Four of the ten 2013 Alex Award winners were not reviewed here on AB4T, for various reasons. Mark has already written about one of them: One Shot at Forever by Chris Ballard. Today I take on two more.
I’m not going to lie. Just looking at the cover and reading the description of Caring is Creepy turned me off. But it grew on me. First and foremost, there is the spot-on teen voice of Lynn, the 15-year-old who narrates her own story. She lives in rural Georgia with her Mom, who is not the best role model. In fact, Lynn seems smarter than most of the adults in her life – definitely all of the men. Too bad she makes such terrible choices.
Then there is the fact that traditional expectations are subverted in somewhat gruesome, somehow hilarious ways. We expect that two girls logging onto adult dating sites, faking their profiles, and playing (sometimes cruelly) with the men who flirt with them there are going to wind up in trouble. And the one who breaks all the rules and gives a man her real name & address, who calls him and meets him, alone? She’s not long for this world, right? Not so fast. Once Lynn hides Logan in the attic space behind her closet (long story), she starts to enjoy feeling in control. Sometimes caring does become creepy.
But that’s only part of the story. The other part involves Lynn’s mom, a hospital nurse who steals drugs for her dealer boyfriend, and her, well, creepy dealer boyfriend who loses said drugs before delivering them to his connection. All hell breaks loose. This part of the story is less engaging, and it especially goes south when the author decides to combine it with the Lynn & Logan story. Zimmerman gamely throws both stories into the blender for a climactic ending that is just way too much.
But teens will read this. Partly because it may seem to them like something they shouldn’t be allowed to read. Partly because Zimmerman really gets teens girls (albeit somewhat twisted ones with absolutely no parental guidance). What a shy girl might dream up on her own is nothing compared to a shy girl with a more outgoing friend (Dani, full of her own insecurities) who eggs her on. Who dares her.
By the way, “Caring is Creepy” is the name of an actual song by The Shins. “Dani had taken the title for a motto. She wouldn’t care until it killed her.”
Lynn has a few things in common with Rory, the Girlchild of Tupelo Hassman’s debut novel. They are both living with single mothers. They are both poor and vulnerable to the adults around them.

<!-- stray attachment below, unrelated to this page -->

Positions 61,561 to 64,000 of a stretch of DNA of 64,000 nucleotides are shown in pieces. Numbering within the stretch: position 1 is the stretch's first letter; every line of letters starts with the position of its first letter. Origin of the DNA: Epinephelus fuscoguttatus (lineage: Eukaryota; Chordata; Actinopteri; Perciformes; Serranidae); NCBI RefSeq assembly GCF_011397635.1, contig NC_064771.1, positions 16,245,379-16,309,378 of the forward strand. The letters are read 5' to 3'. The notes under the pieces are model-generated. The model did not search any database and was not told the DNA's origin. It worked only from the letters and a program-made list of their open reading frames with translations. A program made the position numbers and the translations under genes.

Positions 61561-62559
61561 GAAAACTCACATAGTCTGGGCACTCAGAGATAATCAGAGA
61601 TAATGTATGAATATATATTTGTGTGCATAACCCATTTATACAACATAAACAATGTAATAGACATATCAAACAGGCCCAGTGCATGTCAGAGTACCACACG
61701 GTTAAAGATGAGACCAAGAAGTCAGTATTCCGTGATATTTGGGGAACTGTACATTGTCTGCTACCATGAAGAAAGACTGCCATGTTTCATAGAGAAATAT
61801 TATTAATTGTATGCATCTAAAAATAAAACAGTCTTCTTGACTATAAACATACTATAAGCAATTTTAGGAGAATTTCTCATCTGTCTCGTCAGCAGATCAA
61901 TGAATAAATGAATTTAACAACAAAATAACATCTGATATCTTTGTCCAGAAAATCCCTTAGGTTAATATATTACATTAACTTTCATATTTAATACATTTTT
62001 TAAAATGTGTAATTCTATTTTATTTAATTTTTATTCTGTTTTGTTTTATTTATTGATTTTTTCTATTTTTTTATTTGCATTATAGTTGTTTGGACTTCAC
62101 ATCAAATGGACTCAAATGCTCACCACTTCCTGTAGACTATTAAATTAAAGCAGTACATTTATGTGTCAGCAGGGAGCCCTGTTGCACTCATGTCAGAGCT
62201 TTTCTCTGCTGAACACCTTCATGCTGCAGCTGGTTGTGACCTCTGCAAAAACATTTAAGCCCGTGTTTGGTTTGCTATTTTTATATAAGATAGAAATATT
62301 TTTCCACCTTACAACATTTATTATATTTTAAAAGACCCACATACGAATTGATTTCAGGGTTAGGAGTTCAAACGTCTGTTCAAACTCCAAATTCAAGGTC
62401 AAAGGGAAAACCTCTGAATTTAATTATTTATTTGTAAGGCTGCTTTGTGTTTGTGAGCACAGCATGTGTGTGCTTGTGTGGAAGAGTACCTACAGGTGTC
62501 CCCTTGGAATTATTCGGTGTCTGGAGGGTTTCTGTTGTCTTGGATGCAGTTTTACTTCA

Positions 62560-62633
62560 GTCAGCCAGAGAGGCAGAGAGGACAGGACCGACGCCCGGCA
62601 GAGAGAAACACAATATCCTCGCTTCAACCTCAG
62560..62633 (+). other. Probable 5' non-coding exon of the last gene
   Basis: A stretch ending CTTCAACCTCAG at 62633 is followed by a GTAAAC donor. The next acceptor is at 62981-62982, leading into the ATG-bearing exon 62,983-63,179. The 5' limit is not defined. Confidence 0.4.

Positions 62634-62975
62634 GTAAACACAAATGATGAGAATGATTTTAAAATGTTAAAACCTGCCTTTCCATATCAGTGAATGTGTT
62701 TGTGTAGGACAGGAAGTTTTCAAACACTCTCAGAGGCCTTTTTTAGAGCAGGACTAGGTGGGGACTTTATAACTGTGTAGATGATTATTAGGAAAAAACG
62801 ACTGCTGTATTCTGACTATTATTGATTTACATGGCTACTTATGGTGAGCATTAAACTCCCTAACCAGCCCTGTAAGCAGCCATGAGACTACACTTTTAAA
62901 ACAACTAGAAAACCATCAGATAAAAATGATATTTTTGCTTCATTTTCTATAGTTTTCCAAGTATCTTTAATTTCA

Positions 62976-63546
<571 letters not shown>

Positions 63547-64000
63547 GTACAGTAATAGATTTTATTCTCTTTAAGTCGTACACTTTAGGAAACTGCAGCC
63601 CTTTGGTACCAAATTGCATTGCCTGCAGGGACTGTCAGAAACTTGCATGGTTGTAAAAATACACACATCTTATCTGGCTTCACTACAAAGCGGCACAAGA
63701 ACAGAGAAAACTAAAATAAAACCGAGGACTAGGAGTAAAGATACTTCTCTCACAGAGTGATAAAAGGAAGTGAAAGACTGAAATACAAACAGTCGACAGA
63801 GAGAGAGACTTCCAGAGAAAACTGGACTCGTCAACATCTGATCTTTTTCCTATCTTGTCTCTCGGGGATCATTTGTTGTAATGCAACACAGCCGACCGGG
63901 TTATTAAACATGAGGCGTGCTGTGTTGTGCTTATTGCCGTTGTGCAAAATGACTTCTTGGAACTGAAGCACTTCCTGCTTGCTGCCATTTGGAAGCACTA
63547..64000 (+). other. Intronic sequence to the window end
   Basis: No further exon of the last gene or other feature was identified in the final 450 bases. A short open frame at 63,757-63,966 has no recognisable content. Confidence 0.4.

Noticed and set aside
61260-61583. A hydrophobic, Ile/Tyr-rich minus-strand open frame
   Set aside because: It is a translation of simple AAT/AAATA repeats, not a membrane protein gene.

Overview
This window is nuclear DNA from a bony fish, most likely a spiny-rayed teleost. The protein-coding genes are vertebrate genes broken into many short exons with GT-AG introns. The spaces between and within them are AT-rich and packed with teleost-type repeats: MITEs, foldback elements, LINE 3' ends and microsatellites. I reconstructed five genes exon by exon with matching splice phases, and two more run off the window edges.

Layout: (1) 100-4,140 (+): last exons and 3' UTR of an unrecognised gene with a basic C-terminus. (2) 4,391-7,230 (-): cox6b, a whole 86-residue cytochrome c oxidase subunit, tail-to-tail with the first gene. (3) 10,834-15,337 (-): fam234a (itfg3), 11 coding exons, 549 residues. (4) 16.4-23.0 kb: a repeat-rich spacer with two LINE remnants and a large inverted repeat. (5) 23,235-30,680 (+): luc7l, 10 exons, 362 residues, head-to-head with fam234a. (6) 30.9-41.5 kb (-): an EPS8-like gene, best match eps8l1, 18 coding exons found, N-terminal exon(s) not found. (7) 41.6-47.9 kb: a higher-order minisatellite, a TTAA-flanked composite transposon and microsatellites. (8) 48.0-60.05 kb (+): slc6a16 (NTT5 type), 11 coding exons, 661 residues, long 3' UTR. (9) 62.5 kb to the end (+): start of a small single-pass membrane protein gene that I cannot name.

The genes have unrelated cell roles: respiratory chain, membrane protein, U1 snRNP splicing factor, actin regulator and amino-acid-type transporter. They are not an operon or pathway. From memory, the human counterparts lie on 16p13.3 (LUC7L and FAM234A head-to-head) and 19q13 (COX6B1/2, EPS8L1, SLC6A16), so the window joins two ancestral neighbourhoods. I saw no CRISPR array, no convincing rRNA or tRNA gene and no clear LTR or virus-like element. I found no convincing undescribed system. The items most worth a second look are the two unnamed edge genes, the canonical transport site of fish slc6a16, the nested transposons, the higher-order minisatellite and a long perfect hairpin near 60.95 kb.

Rory lives with her mother in a 1972 Nobility on the Calle. ”Just north of Reno and just south of nowhere is a town full of trailers and the front doors of the dirtiest ones open onto the Calle.” Her Grandma lives nearby in her own 1964 Regal. Grandma is addicted to the slots; Mama works in a bar and often as not brings home a man for the night or drinks after her shift in one place or another. Rory tells her own story from age 8 to 16, sometimes in straight-forward prose, sometimes in the form of word problems (“Show all of your work”), sometimes in blacked-out sentences.
The experience of reading this novel was fascinating. I’m not sure I would have persevered past the first third if I hadn’t been reading it for this blog. Its short chapters are like sketches. Cumulatively they do eventually create a compelling picture of Rory’s life. However, only on second reading could I find any structure or direction to the novel. On first reading it was scattershot and confusing. At times, when Rory is deep into telling about the abuse she suffered at the hands of her babysitter Carol and Carol’s father the Hardware Man, I couldn’t tell what was going on. It isn’t exactly in chronological order, as the more mature Rory is telling about her younger experiences. She regresses into her 8-year-old self in some chapters. Which parts are looking back and which are the present? Some of this confusion is due to the abuse itself. It makes her literally mute. Years later, she can’t picture it; it’s like a blank spot in her memory. (At one point, she realizes that she knows her Grandpa never abused her–as he did her mother and her mother’s sisters–because there is no blank spot in her memory of the times he visited.)
By 2/3 of the way through, I found myself entranced. I learned to slow down my reading, to let Rory’s experiences wash over me. I stopped trying to interpret every sentence. I surrendered to the way Rory is puzzling through a life that has no structure other than the similarities between her Grandma’s life and her Mama’s life and now her own.
This is a familiar story told in an original way. The girl from the wrong side of the tracks has the potential to be the first in her family to break out of the cycle of abuse, teen pregnancy, poverty and addiction. Will circumstances allow it? Does she even want to?
I’m barely scratching the surface of this novel here (what’s the good in giving it all away??) but suffice it to say that I wish I had read it last year. It definitely deserves a place on a best of the year list. As for teen appeal, I’m sure that teens who read literary fiction would be fine with it. I wonder about reluctant readers. If they could be convinced to give it a try, they would find much to grab their attention. The short chapters, the subject matter, Rory’s voice, Rory’s mother and her struggle with dyslexia, would all be of interest. I think the complicated writing style, though, may ultimately be too much. Still, this is the kind of novel that could get the attention of a reader who thinks they don’t like books.